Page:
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Social Support and Risky Sexual Behavior among Adolescents: The Protective Role of Parents and Best Friends

Social Support and Risky Sexual Behavior among Adolescents: The Protective Role of Parents and... Parents and best friends provide social support to adolescents that can protect them from risky sexual behaviors. Although past research has examined various factors related to parents, the benefits of parental involvement in an adolescent's life as it relates to risky sexual activities have not been examined. Past studies have also examined peer influence on adolescent behaviors, but have largely ignored the effect of best friends. The National Longitudinal Study of Adolescent Health (1995) reports that higher levels of family involvement and best friend interaction were related to lowering the odds of engaging in risky sexual activities. Higher levels of family involvement and best friend interaction increased the likelihood of using contraception during intercourse and early sexual activity among adolescents. The effects varied by gender. Programs that are intended to reduce the chances of sexual risk can potentially encourage activities with parents and close friends. Also, programs might focus on best friends, not necessarily peers, as a possible deterrent to behavior among adolescents. http://www.deepdyve.com/assets/images/DeepDyve-Logo-lg.png Journal of Applied Sociology SAGE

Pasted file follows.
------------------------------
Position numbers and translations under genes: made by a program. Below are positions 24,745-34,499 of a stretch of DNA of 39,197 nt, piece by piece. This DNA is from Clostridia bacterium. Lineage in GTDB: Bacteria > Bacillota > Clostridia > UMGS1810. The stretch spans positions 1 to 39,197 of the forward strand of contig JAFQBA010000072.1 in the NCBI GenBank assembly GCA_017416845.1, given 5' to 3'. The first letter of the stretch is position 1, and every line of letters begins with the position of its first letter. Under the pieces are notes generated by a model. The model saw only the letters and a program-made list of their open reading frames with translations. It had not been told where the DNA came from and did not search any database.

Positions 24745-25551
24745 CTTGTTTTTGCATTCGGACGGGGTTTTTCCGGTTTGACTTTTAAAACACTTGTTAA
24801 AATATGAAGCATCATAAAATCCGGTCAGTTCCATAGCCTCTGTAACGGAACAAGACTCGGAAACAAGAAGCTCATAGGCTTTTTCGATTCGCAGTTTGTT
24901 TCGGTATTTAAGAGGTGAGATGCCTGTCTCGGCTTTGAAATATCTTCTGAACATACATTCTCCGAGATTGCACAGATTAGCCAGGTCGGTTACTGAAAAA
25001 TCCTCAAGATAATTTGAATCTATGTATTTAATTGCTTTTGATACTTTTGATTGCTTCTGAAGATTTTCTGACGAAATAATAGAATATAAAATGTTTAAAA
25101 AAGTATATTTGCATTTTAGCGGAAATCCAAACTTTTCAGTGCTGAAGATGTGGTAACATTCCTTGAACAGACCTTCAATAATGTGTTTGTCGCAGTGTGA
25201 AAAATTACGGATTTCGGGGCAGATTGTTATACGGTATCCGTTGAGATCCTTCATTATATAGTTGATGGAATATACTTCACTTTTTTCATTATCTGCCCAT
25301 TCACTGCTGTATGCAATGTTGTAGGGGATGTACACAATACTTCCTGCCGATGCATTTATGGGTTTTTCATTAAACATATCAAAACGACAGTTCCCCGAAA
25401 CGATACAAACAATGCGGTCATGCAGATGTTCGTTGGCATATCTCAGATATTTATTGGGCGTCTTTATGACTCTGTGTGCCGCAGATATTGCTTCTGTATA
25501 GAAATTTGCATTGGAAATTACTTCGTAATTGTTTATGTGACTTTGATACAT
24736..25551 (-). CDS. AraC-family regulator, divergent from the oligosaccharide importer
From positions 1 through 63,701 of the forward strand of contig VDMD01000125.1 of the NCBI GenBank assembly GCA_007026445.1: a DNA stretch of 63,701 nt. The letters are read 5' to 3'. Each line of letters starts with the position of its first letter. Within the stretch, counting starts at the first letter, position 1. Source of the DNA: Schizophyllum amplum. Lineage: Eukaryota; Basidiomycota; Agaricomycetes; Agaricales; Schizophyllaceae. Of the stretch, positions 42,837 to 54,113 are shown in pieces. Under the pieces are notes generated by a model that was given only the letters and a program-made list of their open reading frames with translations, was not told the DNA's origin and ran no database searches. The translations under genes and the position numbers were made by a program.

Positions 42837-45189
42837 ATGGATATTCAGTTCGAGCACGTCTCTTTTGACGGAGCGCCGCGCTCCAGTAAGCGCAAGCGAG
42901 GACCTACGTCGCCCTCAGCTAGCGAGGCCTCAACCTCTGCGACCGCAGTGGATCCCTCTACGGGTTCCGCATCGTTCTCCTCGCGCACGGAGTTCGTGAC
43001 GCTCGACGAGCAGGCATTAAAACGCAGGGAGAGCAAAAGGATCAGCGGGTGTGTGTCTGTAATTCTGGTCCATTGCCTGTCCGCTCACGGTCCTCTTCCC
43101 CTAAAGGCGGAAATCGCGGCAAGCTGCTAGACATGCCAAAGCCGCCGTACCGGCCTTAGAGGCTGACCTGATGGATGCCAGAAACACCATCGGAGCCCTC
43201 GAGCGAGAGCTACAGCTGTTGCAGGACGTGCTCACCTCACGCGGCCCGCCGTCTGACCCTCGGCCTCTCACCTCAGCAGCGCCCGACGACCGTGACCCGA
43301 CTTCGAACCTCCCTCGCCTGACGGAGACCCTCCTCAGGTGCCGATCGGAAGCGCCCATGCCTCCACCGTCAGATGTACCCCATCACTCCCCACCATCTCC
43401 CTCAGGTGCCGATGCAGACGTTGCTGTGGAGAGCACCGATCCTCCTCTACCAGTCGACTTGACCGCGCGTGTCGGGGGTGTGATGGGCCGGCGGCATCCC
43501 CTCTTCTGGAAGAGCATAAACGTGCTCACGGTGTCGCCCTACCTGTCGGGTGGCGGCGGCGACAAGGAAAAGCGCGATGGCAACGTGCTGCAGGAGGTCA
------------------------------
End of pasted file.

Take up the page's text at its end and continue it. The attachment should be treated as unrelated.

Social Support and Risky Sexual Behavior among Adolescents: The Protective Role of Parents and Best Friends

Journal of Applied Sociology , Volume os-23 (1): 16 – Mar 1, 2006

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Publisher
SAGE
Copyright
© 2006 Association for Applied Social Science
ISSN
0749-0232
eISSN
1937-0245
DOI
10.1177/19367244062300103
Publisher site
See Article on Publisher Site

Abstract

Parents and best friends provide social support to adolescents that can protect them from risky sexual behaviors. Although past research has examined various factors related to parents, the benefits of parental involvement in an adolescent's life as it relates to risky sexual activities have not been examined. Past studies have also examined peer influence on adolescent behaviors, but have largely ignored the effect of best friends. The National Longitudinal Study of Adolescent Health (1995) reports that higher levels of family involvement and best friend interaction were related to lowering the odds of engaging in risky sexual activities. Higher levels of family involvement and best friend interaction increased the likelihood of using contraception during intercourse and early sexual activity among adolescents. The effects varied by gender. Programs that are intended to reduce the chances of sexual risk can potentially encourage activities with parents and close friends. Also, programs might focus on best friends, not necessarily peers, as a possible deterrent to behavior among adolescents.

Journal

Journal of Applied SociologySAGE

Published: Mar 1, 2006

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